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Modern DredgeVine Primer
Section 1: What is DredgeVine
DredgeVine as a deck has evolved constantly over the years to cope with new metas, new printings and new ideas. However the core focus of the deck remains the same. DredgeVine fills its graveyard to swarm the field with cheap recursive creatures, the most powerful of which being the decks namesake, Vengevine. DredgeVine excels at aggressively swarming the field with powerful threats, playing a grindy game, and quickly destroying opposition with a powerful alpha strike of strong, hastey creatures. While most decks rely on their hand to cast spells, the fact that DredgeVine can use the power of the graveyard as a resource at all stages of the game gives it a strong and unique play-style with great resilience to common answers.
Section 2: Building DredgeVine
DredgeVine has many builds that can be considered viable. All five of the colors can be used depending on how you wish your deck to play, but the two that every deck will want in its repertoire are access to BBLACKB and GGREENG. Black gives access to recursive threats that help further the game plan like Gravecrawler and Bloodghast and contains the majority of creatures with the ability Dredge. Green allows you to run mana fixers like Birds of Paradise and Satyr Wayfinder, as well as allowing you to hardcast Vengevine.
Section 2.1: Creatures
Vengevine: The namesake of the deck. 4 power with haste coming out in multiples as early as turn two or three is a threat not many decks can deal with. Always run four, no matter what the rest of your build looks like.
Gravecrawler: Gravecrawler is an aggressively costed creature that can be cast from the graveyard. The fact that it says cast is a major bonus because of the synergy it provides in conjunction with Vengevine. Most list will want to run four, although an argument could be made for three.
Bloodghast: Bloodghast provides large amounts of pressure to the opponent. A 2/1 that will almost always present a clock no matter how much removal that is thrown its way terrifies control decks, however the fact that it cannot block makes it weak against aggressive decks. This fact along with DredgeVine's habit of hurting itself with greedy shock+fetch manabases is a reason for many to cut Bloodghast from lists alltogether. If you are going to run Bloodghast, you will always want four.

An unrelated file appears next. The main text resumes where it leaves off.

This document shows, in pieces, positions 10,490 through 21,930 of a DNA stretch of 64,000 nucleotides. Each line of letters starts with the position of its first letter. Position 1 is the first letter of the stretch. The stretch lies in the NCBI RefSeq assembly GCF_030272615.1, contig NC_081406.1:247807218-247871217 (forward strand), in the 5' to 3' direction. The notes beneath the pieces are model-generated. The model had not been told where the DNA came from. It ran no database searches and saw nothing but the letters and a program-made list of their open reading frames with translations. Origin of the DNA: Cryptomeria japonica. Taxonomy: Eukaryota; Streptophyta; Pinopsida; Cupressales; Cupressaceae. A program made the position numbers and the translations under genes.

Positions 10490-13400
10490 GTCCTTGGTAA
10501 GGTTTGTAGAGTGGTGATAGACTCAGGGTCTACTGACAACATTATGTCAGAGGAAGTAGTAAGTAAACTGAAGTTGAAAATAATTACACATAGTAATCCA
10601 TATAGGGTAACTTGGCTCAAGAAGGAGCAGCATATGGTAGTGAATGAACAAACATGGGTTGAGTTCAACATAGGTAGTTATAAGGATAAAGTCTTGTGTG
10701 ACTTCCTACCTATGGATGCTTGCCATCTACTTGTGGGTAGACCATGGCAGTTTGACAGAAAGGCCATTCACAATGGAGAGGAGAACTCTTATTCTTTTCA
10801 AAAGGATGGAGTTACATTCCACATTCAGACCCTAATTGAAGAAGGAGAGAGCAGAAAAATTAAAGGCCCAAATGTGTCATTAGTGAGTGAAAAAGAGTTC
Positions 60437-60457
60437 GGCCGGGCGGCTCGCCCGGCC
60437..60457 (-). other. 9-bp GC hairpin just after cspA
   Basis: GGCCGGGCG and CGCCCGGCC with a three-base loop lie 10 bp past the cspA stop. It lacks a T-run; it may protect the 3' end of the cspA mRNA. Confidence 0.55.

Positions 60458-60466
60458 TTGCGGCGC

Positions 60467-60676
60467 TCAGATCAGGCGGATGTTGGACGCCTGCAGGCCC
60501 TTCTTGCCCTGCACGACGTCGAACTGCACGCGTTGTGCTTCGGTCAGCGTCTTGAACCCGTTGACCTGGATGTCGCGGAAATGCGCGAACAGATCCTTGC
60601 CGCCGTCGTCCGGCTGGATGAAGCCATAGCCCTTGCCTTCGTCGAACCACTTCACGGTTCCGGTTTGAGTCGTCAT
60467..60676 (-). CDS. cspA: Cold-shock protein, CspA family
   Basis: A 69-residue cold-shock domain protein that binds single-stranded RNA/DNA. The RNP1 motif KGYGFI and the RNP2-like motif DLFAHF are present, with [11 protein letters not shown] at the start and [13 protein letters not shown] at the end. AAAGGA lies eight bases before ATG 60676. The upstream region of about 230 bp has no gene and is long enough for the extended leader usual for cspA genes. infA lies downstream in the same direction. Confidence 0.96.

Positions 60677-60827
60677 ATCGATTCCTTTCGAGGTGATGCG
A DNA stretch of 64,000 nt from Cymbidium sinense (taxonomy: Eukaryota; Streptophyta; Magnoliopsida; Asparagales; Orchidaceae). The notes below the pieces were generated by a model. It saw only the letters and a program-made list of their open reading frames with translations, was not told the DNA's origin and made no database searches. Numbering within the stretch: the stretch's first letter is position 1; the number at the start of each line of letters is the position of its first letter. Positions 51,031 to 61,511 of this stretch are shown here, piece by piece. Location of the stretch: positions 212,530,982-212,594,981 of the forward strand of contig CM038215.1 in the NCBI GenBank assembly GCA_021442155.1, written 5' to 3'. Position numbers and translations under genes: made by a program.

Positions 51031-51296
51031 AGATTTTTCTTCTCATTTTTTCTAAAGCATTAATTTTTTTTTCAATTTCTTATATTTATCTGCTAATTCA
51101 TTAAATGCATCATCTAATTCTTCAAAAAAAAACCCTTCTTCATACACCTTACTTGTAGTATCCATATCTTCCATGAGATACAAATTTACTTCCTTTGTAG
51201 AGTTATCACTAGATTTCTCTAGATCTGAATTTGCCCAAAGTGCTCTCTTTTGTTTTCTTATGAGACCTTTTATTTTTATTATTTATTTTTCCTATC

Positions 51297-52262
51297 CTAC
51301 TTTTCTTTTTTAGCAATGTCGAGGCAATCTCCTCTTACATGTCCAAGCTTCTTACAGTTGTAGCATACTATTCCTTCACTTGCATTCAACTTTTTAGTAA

Lotleth Troll: Troll has it all going for him. Zombie typing for Gravecrawler, Evasion, an ability that makes him a huge threat while removing unwanted chaff from our hands like Vengevine and Bloodghast, and regeneration to make him even more resistant to removal. There is no deck that wants to face down a turn 2 6/5 regenerating, trampling behemoth. Almost always run four.
Hooting Mandrills: Vengevine loves one drops, and everyone loves one drop trampling 4/4's. Mandrills is immune to bolt and presents a major clock on its own, however too much delve in a graveyard based deck causes problems. I would not run 4, but if you are going to run it two to three is ideal.
Birds of Paradise: A one drop for recurring Vengevine, a mana accelerant, and a flying beater if pumped through several of the packages detailed below. Birds is relevant in every stage of the game.
Satyr Wayfinder: Wayfinder has an amazing ability, but a 1/1 for two is lackluster. Running at least two is nice for the mana fixing and mill, but four is excessive because of the shrimpy combat stats.
Varolz, the Scar-Striped: One of the more popular new package additions. Varolz turns everything dead into a permanent pump spell. The sacrifice regenerate stops common exile removal, and is major buddies with our next contender.
Death's Shadow: A really underestimated card on all fronts. One drop for Vengevine, super strong stats late game, and the package deal with Varolz. Scavenging a Shadow will give a creature +13/+13 permanantly for a 1 mana investmant. If thats not a way to win games, I don't know what is. Many people dislike Shadows inability to be much of anything in the early game and run him as a two of, but I swear by four of them if you are running Varolz.
Tymaret, the Murder King: A little bit of reach never hurts. Not being able to attack devastates DredgeVine, so a one of Tymaret in the main or side is a popular addition.
Stinkweed Imp: Cards with actual dredge have fallen out of favor because of inconsistency and weakness to the ever popular Pod and UR Delver. Stinkweed Imp is an unbeatable blocker and has the highest available dredge count legal in Modern.
Golgari Thug: The creature with the second highest dredge count in modern. Golgari Thug has lackluster combat stats as with most dredge creatures, but makes up for it with utility. The death trigger on Golgari Thug can range from amazingly useful to absolutely terrible depending on the situation.
Hedron Crab: The poster child for builds running blue. Does everything the deck wants. If you are not playing Bloodghast, remember to pop fetches in response to your own Hedron Crab triggers so you don't accidentally miss the land you are looking for, especially in such a mana greedy deck.
Magus of the Bazaar: The second lead creature for blue builds. For self milling with Dredge cards, no one beats Magus. She is very weak to removal however. If she lives till your untap step, you are in a very advantageous position. Not reccomended unless you are going balls deep into the dredge plan.